Monday Morning (Afternoon?) Quarterback: SNL Season 36, Episode 2

Posted by Jesse October 4th, 2010 at 01:03pm In SNL

So they’re not making Armisen give up Obama, for reasons unknown apart from what I assume is general Lorne Michaels stubbornness. SNL continues, though, to at least work around it; Obama had only the set-up for one of the better political cold-opens in awhile, which made excellent use of Andy Samberg’s Rahm Emmanuel. Samberg isn’t really an impressionist by trade, and when he does dip into imitations, they tend to be Hollywood people who he can push into absurdity with ease. His Emmanuel, though, is one of the only political bits on the current iteration of SNL that has any kind of satirical take; an obvious one (Rahm as the profane, sinister puppetmaster and dealmaker), sure, but at least it’s fun.

For the first thirty minutes or so, the Bryan Cranston-hosted episode of SNL appeared to be business as usual, but running smooth: a decent political cold open; an amusing musically inclined monologue; an ad for Pepto Bismol ice; an obvious bid for a recurring sketch, “The Miley Cyrus Show,” that didn’t wear out its welcome yet (give it a few weeks, although newcomer Vanessa Bayer does a spot-on and very funny Miley); and an actual recurring sketch with this season’s first “What Up with That.”

So far, so decent. But then the show went and scraped bottom with the laziness of Kristen Wiig’s breathy-voiced-but-gross mock-sexy Shana character, a sketch that was very funny once and, guess what, isn’t that funny three or four times. Here, it felt like no one was even making the minimal effort, starting with the premise: so Cranston was playing a basketball coach? And the three cast members were on the team? So they were kids, right? And so is Abby Elliot, who is the coach’s assistant or something? Which is kind of weird, right, to have a teenage girl assisting a basketball coach of teenage boys? And who is Shana in relation to these people? A lady who shows up at basketball practice? What are the relationships here? Little things, yes, but when a sketch’s set-up is neither logical nor defiantly absurdist, it seems like the writers thought this one would take care of itself. Wiig got off some chuckleworthy physical bits, particularly her unsexy “mixing” of a protein shake, but I almost felt guilty laughing at it, because easy laughter is actually the kind of unearned reward sketches like this feed on.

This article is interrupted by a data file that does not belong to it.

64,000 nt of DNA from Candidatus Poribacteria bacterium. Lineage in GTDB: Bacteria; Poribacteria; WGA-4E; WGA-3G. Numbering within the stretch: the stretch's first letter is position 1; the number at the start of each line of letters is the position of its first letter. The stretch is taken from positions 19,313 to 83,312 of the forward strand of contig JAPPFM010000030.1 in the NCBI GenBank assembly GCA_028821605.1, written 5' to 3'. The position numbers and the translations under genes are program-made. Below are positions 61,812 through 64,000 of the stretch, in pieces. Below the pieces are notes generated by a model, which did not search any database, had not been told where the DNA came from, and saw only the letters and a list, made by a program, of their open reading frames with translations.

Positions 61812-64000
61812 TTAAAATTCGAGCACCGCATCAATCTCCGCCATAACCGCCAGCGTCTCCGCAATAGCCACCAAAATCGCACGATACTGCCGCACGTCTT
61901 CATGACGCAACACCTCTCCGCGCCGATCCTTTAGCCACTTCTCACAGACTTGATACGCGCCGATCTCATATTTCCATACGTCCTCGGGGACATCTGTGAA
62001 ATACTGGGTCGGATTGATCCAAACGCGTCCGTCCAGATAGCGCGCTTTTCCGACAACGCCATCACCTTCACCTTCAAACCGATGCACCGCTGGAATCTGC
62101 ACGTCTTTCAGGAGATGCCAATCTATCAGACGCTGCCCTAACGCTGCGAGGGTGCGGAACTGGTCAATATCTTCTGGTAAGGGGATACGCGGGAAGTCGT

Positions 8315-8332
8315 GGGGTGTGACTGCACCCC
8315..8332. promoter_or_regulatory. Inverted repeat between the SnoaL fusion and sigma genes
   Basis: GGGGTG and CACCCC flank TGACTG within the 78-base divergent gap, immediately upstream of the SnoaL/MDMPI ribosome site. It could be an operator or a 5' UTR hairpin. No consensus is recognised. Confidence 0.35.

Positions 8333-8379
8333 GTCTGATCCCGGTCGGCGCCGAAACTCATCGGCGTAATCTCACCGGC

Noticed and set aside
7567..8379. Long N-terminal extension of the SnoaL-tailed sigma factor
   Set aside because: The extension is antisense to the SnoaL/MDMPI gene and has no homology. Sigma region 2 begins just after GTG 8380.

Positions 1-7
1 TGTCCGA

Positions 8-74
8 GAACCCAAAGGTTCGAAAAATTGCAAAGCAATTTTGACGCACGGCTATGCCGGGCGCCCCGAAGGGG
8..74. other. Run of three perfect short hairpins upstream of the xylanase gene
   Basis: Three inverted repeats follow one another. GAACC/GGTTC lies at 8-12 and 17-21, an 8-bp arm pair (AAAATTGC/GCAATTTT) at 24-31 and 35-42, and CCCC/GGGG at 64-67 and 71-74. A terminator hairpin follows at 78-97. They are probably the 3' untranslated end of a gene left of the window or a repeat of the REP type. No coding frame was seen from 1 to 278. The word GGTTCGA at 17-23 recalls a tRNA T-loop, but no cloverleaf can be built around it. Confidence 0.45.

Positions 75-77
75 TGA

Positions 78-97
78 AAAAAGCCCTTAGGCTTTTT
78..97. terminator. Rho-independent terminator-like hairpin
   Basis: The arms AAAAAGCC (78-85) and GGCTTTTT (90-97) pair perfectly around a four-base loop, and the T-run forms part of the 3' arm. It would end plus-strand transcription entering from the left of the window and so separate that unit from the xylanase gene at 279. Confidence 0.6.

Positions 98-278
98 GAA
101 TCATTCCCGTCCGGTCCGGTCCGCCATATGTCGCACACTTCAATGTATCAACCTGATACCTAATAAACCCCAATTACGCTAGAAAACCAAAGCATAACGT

After this, it was back to more or less business as usual: a funny Digital Short; music; Weekend Update; a game-show sketch that mostly didn’t work; a post-Update bit of absurdity; and a nice character-driven sketch from Nasim Pedrad. There was a slight change of balance, Kanye West’s performances being more compelling than the average musical guest and Weekend Update having some uncharacteristically lame jokes, but it was pretty much a normal SNL episode.

But after that Shana sketch, everything felt slightly diminished. I love Nasrim Pedrad’s fondness for young, nerdy characters, but as funny as her meek mural-loving boy character was, it also shared a cadence with the girl who really admires her parents from last season. The “bottle of sparking apple juice” sketch was nicely ridiculous but I feel like Will Forte would’ve really sold the hell out of it. The “Kidz Smarts” game show bit didn’t really go anywhere except maybe knocking off the “kissing family” sketch that I’m sure will turn up before October’s end.

So following a season premiere that felt scattered in the face of so many guest stars, this was pretty much standard issue SNL sans inspiration: entertaining, uneven, a little tired.

Grade: B-


  • 1. Kyle  |  October 4th, 2010 at 1:17 pm

    Don’t think I’m defending that terrible Shana sketch, but they are a company basketball team and Cranston is their boss who also coaches them. Shana is a co-worker who doesn’t play, but wanted to cheer them on.

  • 2. jesse  |  October 4th, 2010 at 1:44 pm

    Ohhhh. OK, none of the six of us watching the show caught that at all. That’s just weird, because it’s like they’re bending it a lot to make sure everyone is a co-worker as they were in earlier iterations of the sketch, but the idea of a boss-coached basketball team where women in the office stop by to help out just seems convoluted to me.


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